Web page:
| | Males | Females | Total
|---|---|---|---|
Use feminitives| 10 | ? | 40 |
Don't use feminitives| ? | ? | 40 |
Total | 30 | 50 | 80 |
Calculate:
| | Males | Females | Total
|---|---|---|---|
Use feminitives| 10 | **40 - 10 = 30** | 40 |
Don't use feminitives| **30 - 10 = 20** | **50 - 30 = 20** | 40 |
Total | 30 | 50 | 80 |
So, degrees of freedom here equals to one, `df = 1`.
The second question is easy: `df` we get in the output for a chi-squared test is computed in the following way:
$$
\text{df} = (r-1)\cdot (c-1),
$$
where $r$ is a number of rows in a contingency table for our variables of interest and $c$ is a number of columns in this table. That is why in the output above we got 2: $\text{df} = (3-1)\cdot(2-1) = 2$.
### Part 2: Visualisation of contingency tables
Now let us visualise a contingency table via `vcd` library (from *visualising categorical data*). Install this library first:
```{r, eval=FALSE}
install.packages("vcd")
```
Create a mosaic plot. By x-axis we will place frequencies for the variable `phare.eng` (labels in English are shorter, so we use them), by y-axis we will place frequencies for the variable `moscow`.
```{r, message=FALSE, warning=FALSE}
library(vcd)
mosaic(soc$phrase.eng ~ soc$moscow)
```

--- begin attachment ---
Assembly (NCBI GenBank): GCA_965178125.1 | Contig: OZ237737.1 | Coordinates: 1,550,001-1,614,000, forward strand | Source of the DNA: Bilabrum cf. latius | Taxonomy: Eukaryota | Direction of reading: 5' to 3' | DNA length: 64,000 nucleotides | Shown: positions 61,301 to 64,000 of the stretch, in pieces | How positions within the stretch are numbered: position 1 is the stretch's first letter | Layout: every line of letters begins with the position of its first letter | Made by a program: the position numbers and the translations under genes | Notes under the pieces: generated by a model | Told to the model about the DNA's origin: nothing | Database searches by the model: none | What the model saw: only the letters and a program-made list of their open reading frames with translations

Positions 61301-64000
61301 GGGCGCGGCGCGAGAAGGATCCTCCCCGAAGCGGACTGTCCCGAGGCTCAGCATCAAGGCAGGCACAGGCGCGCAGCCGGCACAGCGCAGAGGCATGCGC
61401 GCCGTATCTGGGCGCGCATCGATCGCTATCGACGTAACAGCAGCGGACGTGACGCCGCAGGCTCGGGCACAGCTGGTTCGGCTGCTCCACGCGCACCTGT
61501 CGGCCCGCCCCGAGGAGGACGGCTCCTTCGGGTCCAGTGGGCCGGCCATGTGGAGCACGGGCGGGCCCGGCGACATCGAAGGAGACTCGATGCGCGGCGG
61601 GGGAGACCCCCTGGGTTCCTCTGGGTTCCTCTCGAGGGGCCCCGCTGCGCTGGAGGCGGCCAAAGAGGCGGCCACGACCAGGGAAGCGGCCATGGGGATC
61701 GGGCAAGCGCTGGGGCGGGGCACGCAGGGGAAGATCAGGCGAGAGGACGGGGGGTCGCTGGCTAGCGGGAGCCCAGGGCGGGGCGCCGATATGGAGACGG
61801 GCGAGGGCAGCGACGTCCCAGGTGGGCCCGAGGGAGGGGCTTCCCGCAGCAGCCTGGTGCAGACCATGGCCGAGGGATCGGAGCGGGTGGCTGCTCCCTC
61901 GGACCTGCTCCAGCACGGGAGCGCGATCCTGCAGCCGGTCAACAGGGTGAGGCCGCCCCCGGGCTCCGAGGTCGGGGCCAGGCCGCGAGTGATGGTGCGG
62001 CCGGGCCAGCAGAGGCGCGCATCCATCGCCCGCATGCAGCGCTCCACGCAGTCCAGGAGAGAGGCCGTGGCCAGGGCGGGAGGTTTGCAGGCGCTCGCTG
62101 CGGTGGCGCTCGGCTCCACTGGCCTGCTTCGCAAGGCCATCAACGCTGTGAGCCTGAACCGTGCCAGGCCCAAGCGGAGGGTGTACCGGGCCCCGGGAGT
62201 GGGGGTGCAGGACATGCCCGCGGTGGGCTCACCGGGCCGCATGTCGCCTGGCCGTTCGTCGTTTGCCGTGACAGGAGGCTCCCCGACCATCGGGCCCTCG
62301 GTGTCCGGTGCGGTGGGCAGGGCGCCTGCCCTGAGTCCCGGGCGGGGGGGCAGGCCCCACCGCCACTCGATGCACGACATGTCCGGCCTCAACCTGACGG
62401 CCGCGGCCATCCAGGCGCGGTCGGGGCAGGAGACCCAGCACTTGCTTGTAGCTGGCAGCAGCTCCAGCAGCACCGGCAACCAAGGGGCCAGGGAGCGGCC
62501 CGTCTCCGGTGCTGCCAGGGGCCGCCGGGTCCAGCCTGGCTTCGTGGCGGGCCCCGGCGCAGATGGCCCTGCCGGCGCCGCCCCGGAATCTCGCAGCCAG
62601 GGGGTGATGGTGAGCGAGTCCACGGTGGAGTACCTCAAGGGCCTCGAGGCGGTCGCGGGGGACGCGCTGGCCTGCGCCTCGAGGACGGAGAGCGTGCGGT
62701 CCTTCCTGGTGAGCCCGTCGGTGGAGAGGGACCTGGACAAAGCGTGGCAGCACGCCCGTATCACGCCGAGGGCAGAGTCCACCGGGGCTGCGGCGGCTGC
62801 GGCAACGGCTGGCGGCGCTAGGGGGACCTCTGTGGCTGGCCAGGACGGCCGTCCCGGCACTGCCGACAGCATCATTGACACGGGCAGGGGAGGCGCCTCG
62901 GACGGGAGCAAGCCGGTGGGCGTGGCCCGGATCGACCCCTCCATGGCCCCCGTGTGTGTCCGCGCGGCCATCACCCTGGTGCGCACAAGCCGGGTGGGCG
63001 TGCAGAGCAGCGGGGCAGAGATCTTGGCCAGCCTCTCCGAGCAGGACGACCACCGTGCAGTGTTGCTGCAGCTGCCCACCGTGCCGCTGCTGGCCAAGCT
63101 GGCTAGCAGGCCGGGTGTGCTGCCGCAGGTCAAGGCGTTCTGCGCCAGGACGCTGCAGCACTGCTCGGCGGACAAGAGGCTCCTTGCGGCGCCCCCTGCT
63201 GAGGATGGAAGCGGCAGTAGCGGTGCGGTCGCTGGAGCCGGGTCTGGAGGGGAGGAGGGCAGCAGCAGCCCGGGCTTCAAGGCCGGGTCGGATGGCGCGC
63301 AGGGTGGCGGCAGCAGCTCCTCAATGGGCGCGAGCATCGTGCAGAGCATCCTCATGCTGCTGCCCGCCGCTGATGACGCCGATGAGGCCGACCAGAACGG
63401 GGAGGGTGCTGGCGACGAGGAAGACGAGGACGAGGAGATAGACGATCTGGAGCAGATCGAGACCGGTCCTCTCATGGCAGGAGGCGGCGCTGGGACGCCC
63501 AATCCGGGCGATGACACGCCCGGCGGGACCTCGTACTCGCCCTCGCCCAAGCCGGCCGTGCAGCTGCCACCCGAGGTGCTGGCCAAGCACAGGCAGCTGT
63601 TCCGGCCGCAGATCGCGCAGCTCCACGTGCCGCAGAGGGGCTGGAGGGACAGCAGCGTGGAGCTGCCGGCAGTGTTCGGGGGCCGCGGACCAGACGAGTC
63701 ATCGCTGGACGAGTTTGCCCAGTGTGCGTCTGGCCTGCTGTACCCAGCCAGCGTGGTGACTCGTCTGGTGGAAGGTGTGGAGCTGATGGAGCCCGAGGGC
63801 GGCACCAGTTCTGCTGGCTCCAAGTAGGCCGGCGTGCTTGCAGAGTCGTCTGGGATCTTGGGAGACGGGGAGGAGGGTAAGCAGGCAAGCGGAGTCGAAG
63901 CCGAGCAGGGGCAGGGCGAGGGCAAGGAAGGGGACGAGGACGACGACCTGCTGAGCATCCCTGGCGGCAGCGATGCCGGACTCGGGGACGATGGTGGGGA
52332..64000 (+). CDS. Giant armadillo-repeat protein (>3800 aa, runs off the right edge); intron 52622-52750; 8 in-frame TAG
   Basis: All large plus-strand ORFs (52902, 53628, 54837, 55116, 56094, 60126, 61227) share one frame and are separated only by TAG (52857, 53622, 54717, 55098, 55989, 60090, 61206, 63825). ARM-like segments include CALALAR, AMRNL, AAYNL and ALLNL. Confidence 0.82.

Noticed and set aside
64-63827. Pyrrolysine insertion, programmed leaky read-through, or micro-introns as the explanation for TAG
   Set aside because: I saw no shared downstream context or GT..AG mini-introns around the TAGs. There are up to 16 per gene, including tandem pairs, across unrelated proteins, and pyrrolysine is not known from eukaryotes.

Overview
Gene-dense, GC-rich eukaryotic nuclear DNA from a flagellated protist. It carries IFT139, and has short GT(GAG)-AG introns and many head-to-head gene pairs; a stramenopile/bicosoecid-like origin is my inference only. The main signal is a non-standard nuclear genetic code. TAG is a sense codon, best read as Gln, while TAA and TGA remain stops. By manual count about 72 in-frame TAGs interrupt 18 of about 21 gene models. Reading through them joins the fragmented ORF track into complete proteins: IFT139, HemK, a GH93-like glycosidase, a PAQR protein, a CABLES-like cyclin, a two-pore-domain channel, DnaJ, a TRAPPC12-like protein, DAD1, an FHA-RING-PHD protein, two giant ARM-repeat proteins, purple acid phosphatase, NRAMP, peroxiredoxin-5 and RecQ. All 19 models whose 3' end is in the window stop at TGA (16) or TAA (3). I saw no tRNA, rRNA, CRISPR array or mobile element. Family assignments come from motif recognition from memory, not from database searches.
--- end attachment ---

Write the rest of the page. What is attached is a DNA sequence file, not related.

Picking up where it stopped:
From this graph we can see that in Moscow people use *солёный огурец* (pickle) and *турецкий барабан* (turkish drum) while teasing and people not from Moscow rarely use *турецкий барабан* (turkish drum), but often say phrases with *солёный огурец* (pickle) and *шоколадина* (chocolate bar). Now we will not focus on styling, later we will see how to create a mosaic plot via `ggplot2`, however, let us name axes in a more pretty way:
```{r}
mosaic(data = soc, phrase.eng ~ moscow,
set_varnames = list(phrase.eng = "Phrase type",
moscow = "Region of living"))
```
### Part 3: chi-squared test and effect size
Now you are suggested to perform a chi-squared on your own using a different data set.
```{r}
phono <- read.csv("https://raw.githubusercontent.com/LingData2019/LingData/master/data/elision.csv")
```
This data set contains data for the research [V.Sveshnikova] on the elision of the labio-dental [v] in cases when it is followed by another labio-dental consonant (one context, *-ствов*, like in *бесчинствовать*) and in cases when there is no labio-dental sound after [v] (two contexts, like in *бесчинствую*, *бесчинство*).
**Variables:**
* `v.elision` --- [v] or not;
* `group` --- a group of words, first (like `бесчинствовать`), second (like `бесчинствую`), third (like `бесчинство`);
* `word` --- a root of a word;
* `position` --- position in (*strong* and *weak*).